After more than a century of study, neuroscientists have yet to unlock the secrets of how people learn and form thoughts. Some researchers think having a “connectome,” or brain wiring diagram showing how the billions of neurons there interface, will help solve the mystery.
But to assemble this diagram, researchers have had to image the brain one ultrathin slice at a time. They painstakingly add series of images together to eventually render a three-dimensional picture of brain circuitry.
A chemical method that makes brain tissue transparent could revolutionize this process by enabling researchers to see inside the brain without carving it up. A research team led by Karl Deisseroth of Stanford University developed the patented Clarity method, for converting brain tissue into a clear hydrogel (Nature, DOI: 10.1038/nature12107).
Deisseroth’s research team infuses brain tissue with acrylamide monomers, formaldehyde, and a heat- activated initiator compound for a few days. They next warm the refrigerated tissue to initiate polymerization, forming a hydrogel mesh that anchors structures such as neurons in place. An electric field and negatively charged detergent are then used to extract the lipids that make the tissue visually impenetrable.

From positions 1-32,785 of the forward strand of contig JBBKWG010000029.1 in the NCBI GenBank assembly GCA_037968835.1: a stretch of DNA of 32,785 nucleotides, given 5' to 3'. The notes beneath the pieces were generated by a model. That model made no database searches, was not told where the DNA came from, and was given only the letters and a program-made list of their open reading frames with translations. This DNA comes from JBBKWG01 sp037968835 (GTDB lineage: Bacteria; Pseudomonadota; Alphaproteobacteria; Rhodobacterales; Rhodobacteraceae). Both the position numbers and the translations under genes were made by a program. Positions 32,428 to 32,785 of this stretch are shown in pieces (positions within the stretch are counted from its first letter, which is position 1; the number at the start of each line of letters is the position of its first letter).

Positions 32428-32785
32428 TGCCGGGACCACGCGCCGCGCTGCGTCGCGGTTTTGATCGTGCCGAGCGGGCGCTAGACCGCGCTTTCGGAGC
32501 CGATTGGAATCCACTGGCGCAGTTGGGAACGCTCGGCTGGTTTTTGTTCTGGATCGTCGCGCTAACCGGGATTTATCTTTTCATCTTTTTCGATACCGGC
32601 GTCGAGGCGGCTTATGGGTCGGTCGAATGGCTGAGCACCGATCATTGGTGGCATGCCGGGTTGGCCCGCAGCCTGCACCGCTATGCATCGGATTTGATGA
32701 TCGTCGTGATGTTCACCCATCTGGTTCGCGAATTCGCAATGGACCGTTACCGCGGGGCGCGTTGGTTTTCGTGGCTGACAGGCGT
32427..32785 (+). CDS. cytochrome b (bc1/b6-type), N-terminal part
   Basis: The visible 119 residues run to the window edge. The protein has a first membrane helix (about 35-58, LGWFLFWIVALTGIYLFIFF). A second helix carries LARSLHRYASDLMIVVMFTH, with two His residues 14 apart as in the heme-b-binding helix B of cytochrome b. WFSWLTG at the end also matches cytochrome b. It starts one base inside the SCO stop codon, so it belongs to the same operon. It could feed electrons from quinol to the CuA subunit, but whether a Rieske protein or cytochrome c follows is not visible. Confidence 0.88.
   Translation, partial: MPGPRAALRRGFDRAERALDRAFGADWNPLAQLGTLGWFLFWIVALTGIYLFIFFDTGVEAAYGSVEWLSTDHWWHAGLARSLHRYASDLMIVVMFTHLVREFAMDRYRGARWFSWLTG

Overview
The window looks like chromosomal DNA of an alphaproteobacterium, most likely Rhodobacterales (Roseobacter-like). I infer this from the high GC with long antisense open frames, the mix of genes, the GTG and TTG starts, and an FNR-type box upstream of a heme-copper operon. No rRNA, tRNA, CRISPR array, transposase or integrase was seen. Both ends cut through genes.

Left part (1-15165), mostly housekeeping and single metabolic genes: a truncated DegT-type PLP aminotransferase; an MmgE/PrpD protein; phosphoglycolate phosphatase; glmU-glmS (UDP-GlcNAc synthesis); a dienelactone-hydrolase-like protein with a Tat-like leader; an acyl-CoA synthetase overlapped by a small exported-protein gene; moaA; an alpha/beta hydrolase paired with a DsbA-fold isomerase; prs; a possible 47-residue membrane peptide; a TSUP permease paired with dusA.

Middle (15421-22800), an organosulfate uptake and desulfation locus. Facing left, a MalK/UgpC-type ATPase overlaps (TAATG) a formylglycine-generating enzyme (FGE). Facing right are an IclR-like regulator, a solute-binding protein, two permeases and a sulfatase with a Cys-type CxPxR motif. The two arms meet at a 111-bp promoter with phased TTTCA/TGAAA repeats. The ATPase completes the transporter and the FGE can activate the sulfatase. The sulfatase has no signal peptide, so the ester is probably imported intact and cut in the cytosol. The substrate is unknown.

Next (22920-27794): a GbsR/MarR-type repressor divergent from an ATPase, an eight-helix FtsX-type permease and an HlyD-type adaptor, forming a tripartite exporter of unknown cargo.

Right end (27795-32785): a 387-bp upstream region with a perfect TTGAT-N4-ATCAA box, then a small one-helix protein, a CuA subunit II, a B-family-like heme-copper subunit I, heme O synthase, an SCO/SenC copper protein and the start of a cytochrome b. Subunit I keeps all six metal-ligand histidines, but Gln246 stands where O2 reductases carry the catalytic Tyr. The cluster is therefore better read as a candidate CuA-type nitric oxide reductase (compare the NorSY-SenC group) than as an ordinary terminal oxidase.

That final step, dubbed “electrophoretic tissue clearing” by the team, was the most challenging to develop, says Kwanghun Chung, a Stanford postdoctoral researcher and lead author of the report. “We melted and burned hundreds of mouse brains before we figured out the optimum conditions, such as voltage level.”
Eventually, the Stanford team immunostained blocks of both a mouse brain and a brain from a deceased autistic patient with fluorescent antibodies of different colors to generate 3-D rainbow maps of brain features.
“We can’t really understand how the brain works without knowing the connectivity of its neurons,” Chung says. “It’s like having a supercomputer and not having a blueprint of the circuit board.”
But just as important as Clarity’s ability to make tis- sue transparent is its ability to make tissue somewhat permeable, comments Qingming Luo, a biomedical engineer and vice president of China’s Huazhong University of Science & Technology. The extracted lipids leave behind pores in the hydrogel mesh so the tissue can absorb fluorescent antibody stains targeted at different proteins and cells. “This makes it possible to colabel molecular and structural features in the same brain,” Luo says.
“Clarity will undoubtedly advance neuroscience,” says Atsushi Miyawaki, a bioimaging expert at RIKEN, a research institute near Tokyo. Miyawaki developed a related tissue-clearing method, called Scale, in 2011. Clarity appears to impart greater transparency to tis- sue, however, while maintaining its structural integrity.
Deisseroth’s team hopes to license Clarity in the future. But detailed instructions for using it are included in the Nature paper, Chung says, “so any lab can set up its own system.”